The spectacular Crusader Bible is one of the greatest illuminated manuscripts in the world, renowned as much for its unrivalled and boldly colored illustrations as it is for its fascinating history. The work brings Old Testament stories alive in bright images replete with medieval castles, towns, and battling knights in armor, all set in thirteenth-century France. The picture book, which was likely made in Paris about 1250, has long been associated with the court of Louis IX, the pious crusader king of France and builder of the Sainte-Chapelle. The book originally had no text, but along the way inscriptions were added in Latin, Persian, and Judeo-Persian, indicative of changing owners. The manuscript made an incredible journey from France to Italy, Poland, Persia, Egypt, England, and finally, New York.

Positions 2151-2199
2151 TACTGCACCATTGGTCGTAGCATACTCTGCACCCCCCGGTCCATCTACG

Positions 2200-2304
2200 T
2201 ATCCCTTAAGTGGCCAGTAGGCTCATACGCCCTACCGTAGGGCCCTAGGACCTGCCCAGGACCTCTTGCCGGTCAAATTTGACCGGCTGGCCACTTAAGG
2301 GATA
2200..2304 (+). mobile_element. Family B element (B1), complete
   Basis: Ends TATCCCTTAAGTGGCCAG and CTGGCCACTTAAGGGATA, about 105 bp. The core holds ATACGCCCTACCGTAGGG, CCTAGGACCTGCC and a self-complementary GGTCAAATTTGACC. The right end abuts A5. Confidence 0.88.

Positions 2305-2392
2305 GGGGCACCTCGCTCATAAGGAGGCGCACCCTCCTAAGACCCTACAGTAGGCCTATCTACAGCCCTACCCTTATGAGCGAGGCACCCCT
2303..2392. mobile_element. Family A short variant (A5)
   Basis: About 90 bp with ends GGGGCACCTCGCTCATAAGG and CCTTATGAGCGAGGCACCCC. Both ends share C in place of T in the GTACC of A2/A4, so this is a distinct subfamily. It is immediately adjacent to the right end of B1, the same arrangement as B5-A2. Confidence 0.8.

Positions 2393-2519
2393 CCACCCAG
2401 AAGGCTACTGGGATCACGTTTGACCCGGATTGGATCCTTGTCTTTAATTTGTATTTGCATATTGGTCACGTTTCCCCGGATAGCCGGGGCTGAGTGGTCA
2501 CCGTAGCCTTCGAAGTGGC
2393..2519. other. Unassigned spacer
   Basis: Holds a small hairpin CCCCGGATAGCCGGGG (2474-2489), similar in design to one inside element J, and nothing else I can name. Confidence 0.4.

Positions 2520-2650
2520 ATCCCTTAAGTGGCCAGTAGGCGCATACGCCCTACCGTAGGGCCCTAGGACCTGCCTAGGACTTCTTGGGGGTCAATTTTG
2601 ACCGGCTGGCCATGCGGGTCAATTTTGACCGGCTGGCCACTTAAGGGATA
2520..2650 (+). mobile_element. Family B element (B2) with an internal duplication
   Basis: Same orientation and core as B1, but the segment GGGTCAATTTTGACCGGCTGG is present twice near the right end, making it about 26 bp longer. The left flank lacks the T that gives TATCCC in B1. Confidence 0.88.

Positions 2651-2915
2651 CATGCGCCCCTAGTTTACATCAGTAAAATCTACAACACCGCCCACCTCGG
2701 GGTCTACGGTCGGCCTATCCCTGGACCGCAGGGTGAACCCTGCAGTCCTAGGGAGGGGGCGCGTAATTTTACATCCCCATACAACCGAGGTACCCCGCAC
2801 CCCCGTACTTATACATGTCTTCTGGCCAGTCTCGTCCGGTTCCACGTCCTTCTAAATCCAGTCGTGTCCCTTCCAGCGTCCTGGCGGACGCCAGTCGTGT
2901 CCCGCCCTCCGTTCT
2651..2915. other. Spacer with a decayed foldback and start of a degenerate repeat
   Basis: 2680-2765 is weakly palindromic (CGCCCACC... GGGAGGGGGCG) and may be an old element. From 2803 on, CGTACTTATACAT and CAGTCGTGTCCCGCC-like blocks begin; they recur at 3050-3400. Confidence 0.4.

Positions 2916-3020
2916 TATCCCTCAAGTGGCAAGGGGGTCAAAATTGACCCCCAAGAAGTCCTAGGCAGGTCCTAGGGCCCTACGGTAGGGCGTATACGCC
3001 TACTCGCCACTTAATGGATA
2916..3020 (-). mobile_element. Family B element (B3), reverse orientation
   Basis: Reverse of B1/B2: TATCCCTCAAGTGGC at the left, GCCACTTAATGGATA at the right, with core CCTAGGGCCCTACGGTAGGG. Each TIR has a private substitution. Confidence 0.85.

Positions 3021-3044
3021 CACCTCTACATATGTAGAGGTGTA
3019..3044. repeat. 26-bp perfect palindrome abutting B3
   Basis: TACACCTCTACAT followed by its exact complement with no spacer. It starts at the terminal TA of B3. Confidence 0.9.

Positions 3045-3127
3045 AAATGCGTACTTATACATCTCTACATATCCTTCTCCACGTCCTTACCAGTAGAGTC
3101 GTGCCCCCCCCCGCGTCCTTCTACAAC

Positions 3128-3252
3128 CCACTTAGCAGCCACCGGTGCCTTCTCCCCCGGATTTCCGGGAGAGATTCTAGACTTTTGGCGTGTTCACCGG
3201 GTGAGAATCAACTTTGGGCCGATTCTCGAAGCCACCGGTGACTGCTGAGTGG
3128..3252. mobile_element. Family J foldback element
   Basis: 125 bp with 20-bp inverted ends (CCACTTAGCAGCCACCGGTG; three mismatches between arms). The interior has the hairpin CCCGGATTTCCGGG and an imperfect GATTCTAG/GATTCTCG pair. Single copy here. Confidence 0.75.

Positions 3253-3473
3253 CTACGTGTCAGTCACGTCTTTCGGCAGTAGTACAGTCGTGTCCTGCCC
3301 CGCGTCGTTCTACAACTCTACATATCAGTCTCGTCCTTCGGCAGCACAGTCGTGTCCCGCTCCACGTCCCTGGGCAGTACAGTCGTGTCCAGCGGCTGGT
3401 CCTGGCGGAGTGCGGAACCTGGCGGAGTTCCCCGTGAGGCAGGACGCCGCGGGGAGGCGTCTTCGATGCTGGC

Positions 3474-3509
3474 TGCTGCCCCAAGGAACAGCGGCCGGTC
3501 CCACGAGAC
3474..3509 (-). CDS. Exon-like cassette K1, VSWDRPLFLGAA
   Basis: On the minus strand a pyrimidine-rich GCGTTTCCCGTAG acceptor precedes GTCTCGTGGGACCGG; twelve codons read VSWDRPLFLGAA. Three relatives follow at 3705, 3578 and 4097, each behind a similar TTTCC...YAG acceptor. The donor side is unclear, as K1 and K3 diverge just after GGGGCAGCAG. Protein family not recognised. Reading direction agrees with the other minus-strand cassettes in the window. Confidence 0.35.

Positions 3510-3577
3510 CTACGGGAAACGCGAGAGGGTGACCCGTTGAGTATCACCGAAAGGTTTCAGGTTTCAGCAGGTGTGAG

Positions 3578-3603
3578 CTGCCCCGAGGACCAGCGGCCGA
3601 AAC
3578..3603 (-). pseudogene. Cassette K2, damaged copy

(Picture: The Morgan Library & Museum)